The Anchor and the Sextant

This weekend I spent 24 hours (I’m excluding sleeping time) with 300 people in the Santa Cruz Mountains at 1440 Multiversity for the first On Being Gathering. There is so much to say about this experience, but I am still processing it and making meaning.

What is most striking was the ability to connect with people almost immediately. Conversation flowed so easily, with virtually no small talk or empty “filler” chatter. There was a dearth of electronic devices — the community spent the weekend with intention to connect.

We noted how open and accessible people were. We dove into deep conversations with complete strangers, who quickly became very familiar and knowable. The conversations rambled all over — spiritual upbringing and the impact on our current lives; the gathering clouds of fascism and its impact on the vulnerable; the importance of difficult conversations with “the other.” I met some of the most fascinating people — people who are doing incredible things.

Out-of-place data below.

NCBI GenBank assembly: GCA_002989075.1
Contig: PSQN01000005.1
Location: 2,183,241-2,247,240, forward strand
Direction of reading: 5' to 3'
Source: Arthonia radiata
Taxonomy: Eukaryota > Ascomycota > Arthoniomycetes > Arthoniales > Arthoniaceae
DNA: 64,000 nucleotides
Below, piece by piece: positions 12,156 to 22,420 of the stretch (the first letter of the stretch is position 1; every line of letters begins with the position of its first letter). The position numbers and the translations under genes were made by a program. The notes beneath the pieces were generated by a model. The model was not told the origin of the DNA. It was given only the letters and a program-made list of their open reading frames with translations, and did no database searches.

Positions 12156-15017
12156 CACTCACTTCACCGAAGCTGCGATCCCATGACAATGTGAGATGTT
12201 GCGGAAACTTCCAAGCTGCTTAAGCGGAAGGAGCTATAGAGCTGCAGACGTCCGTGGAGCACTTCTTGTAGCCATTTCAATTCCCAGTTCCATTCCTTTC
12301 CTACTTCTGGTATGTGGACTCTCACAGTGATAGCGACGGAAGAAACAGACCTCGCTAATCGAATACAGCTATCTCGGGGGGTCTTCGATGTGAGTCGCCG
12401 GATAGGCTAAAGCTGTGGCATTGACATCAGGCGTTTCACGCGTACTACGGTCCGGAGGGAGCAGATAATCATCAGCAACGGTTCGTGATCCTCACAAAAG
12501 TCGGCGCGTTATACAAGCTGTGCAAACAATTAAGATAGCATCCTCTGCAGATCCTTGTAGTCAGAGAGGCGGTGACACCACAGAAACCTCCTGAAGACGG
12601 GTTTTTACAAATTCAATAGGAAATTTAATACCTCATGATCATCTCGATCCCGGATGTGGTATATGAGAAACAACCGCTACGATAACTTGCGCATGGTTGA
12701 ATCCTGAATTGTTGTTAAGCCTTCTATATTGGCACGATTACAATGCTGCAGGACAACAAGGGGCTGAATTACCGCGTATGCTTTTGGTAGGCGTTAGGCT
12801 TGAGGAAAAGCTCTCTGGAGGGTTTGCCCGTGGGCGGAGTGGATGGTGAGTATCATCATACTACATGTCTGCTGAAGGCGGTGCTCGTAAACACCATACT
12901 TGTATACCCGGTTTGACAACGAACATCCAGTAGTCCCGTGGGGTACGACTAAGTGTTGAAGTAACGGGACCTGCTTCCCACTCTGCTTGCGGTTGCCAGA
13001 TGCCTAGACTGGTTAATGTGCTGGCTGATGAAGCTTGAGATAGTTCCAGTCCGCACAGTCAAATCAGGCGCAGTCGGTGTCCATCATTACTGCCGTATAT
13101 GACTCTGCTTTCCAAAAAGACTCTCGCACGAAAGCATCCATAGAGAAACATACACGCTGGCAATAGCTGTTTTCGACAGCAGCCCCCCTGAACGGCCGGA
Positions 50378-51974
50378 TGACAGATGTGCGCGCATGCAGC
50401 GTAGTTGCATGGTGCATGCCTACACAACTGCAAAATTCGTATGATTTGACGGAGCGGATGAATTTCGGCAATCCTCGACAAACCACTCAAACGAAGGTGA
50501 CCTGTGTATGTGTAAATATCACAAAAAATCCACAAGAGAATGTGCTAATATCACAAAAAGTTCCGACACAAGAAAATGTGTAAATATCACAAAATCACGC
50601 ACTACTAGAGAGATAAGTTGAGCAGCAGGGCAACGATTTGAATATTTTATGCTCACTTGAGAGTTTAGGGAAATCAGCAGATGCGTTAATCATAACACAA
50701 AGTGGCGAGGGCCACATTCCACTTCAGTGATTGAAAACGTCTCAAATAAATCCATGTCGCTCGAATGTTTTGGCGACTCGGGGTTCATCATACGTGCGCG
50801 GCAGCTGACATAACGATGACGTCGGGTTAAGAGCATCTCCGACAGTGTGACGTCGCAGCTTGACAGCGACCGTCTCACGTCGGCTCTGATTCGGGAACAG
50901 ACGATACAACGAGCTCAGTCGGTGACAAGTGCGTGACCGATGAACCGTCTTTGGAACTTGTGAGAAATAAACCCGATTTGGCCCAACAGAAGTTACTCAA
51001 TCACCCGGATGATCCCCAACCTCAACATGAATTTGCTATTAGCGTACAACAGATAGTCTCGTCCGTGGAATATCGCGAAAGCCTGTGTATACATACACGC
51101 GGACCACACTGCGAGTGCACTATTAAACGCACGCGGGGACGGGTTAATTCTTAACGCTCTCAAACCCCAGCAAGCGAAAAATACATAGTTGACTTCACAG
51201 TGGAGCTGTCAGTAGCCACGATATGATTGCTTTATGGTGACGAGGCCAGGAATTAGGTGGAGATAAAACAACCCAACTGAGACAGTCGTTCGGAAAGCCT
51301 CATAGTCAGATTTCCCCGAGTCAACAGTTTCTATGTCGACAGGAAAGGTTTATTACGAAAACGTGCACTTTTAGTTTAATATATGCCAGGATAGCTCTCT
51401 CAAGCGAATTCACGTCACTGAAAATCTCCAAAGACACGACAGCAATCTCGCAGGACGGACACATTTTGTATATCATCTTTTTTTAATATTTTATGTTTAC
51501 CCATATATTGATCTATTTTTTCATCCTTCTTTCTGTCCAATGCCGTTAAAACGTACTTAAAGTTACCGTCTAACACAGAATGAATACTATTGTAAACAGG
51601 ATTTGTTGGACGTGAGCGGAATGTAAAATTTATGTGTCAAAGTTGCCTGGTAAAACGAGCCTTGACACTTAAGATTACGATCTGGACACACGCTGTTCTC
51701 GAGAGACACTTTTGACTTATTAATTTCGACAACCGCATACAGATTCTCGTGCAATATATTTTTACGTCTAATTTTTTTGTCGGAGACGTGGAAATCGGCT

I was inspired. I was nourished. I was accompanied. Mostly, though, I learned.

One theme that kept coming up for me was the notion of exploration and navigation. If I look back at my posts over the last few months — with a longer lens — that seems more obvious. I seem to be searching both internally and externally.

Yet, there is a tension in my life between the anchor and sextant. Of course, life is made up of stillness and movement, between reflection and action.

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